Johannesburg — A US$6.1 million funding shortfall is jeopardizing the World Food Programme's (WFP) practice of pre-positioning relief supplies in many areas vulnerable to cyclones. The practice results in quicker response times to Madagascar's clockwork-like natural disasters.
The cyclone season generally runs from November through to March, making Madagascar one of the world's most cyclone-affected countries. In a strategy to save both time and money, "WFP yearly pre-positions food in areas which are the most prone to cyclones during the cyclonic season," WFP spokesperson Valerie Fuchs told IRIN.
This year, Cyclone Giovanna and tropical storm Irina hit the country's east coast in February and March, respectively, two of the 45 cyclone and tropical storm systems that have struck the island in the past 10 years. In October, Cyclone Anais threatened the country outside of the usual cyclone window before dissipating into a tropical depression.
"Five sites were identified for food pre-positioning [for this cyclone season]," Fuchs said. "Farafangana, Vangaindrano, Nosy Varika, Antanambe, Antalaha [all situated in the country's eastern regions]. Due to insufficient stock this year, priority was given to most vulnerable areas in terms of the food security situation," as well as areas deemed difficult to access in the aftermath of a cyclone.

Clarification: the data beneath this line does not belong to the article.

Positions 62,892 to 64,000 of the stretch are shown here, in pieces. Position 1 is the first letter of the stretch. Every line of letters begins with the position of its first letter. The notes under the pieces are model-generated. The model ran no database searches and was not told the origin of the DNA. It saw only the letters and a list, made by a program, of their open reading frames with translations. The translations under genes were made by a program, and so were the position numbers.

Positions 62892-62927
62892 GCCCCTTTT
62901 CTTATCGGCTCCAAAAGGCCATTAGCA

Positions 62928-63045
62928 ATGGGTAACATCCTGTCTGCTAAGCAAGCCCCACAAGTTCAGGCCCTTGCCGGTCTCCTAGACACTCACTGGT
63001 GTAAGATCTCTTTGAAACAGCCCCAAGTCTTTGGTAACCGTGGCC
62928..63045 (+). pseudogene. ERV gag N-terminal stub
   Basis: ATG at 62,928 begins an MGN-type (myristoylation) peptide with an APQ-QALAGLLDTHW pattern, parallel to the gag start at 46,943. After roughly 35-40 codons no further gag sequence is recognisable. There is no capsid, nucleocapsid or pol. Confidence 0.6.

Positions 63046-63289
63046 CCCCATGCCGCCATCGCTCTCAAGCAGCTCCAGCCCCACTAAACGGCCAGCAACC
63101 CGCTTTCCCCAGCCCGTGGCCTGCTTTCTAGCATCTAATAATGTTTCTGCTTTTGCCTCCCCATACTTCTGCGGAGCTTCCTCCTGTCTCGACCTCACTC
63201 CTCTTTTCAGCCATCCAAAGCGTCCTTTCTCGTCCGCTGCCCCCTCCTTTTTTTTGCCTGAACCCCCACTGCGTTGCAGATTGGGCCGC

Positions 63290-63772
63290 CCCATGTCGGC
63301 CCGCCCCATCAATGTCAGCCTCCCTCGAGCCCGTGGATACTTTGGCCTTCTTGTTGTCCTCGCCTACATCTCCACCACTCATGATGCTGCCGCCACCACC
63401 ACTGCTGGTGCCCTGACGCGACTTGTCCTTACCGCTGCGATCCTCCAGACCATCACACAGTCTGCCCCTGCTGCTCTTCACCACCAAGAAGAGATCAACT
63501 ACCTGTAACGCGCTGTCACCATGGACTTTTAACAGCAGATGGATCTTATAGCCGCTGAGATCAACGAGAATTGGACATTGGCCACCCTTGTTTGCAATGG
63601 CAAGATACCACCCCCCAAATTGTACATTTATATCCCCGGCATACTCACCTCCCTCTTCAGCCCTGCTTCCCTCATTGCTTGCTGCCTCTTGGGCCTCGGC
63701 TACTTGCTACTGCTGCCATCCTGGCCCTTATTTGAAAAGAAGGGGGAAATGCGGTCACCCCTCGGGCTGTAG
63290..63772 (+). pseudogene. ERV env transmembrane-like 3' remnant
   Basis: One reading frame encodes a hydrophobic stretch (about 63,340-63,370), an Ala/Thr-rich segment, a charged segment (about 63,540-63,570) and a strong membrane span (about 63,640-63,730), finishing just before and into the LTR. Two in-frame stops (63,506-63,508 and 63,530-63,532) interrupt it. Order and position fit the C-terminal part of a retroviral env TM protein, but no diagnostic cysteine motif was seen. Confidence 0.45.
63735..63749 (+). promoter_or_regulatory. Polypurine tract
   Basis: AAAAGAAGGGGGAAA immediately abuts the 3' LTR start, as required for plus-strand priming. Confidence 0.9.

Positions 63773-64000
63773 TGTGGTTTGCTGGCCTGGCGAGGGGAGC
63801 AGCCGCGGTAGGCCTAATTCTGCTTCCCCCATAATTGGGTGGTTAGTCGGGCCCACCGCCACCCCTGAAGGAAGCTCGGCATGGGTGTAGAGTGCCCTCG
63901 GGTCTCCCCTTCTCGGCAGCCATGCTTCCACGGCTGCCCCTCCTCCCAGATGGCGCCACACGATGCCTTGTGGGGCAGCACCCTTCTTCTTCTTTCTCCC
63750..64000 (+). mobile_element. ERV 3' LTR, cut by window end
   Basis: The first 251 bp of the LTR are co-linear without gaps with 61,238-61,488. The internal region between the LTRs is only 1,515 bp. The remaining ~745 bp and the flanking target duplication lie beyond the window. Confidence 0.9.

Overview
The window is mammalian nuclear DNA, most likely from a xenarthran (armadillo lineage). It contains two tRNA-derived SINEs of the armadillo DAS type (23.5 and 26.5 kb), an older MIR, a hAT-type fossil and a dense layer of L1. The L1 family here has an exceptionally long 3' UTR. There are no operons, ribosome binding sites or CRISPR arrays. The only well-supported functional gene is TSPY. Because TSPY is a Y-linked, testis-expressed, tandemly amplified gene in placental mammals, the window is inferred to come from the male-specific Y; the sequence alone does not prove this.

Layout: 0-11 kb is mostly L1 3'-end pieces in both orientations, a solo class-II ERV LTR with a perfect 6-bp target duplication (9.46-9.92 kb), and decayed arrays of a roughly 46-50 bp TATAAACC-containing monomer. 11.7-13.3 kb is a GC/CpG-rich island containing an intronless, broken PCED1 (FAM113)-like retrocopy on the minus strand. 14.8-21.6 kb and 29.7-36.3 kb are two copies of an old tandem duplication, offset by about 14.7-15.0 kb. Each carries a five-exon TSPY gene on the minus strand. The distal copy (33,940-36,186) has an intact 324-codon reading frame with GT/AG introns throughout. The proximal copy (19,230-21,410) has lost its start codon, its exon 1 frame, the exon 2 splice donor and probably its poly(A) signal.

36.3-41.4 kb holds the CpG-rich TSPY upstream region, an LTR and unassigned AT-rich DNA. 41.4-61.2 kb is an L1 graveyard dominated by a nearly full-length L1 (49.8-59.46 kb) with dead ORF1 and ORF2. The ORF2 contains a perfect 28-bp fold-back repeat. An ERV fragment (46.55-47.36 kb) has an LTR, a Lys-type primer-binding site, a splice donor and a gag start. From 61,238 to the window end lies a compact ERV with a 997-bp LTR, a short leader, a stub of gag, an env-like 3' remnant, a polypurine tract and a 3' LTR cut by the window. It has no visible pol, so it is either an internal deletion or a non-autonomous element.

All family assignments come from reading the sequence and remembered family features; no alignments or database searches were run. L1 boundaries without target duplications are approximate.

"Normally WFP would pre-position in nine to 10 locations to make sure most of the cyclone-affected areas are covered," she said. Only about half of the usual 1,000 tons of food have been deployed to cyclone-vulnerable areas - sufficient to feed about 17,000 people for 10 days.
The hunt for Remenabila
The humanitarian impact of tropical storms and cyclones on the island are magnified by both flimsy housing structures and poorly maintained road infrastructure, which has deteriorated in the absence of maintenance since the 2009 coup d'etat.
The donor-dependent government of President Andry Rajoelina was slapped with sanctions and an aid freeze in the wake of the takeover, which deposed twice-elected President Marc Ravlomanana. The government is "struggling" in its efforts to mitigate the expected effects of cyclones and has been unable to source supplies such as "tents, water and sanitation kits, mobile bridges and road repair equipment," WFP said in a statement.
WFP country director Willem van Milink told IRIN that without pre-positioning of relief supplies - including the staple rice, pulses, oil and high energy biscuits - close to areas susceptible to cyclones, the humanitarian response would be "absent or limited within the first week," as there is also a lack of available air transport.
Without pre-positioning, the cost implications for humanitarian organizations responding to the island's natural disasters will be severe Fuchs said, with transport rates expected to multiply by 20 to 30 times.
A meal programme for 215,000 primary school students, targeting the poorest children in the drought-prone southern regions, is also being threatened by an absence of funding. "If resources are not secured, WFP will have to stop the programme [in December 2012]," the WFP November Madagascar Resource Situation Report said.
[This report does not necessarily reflect the views of the United Nations.]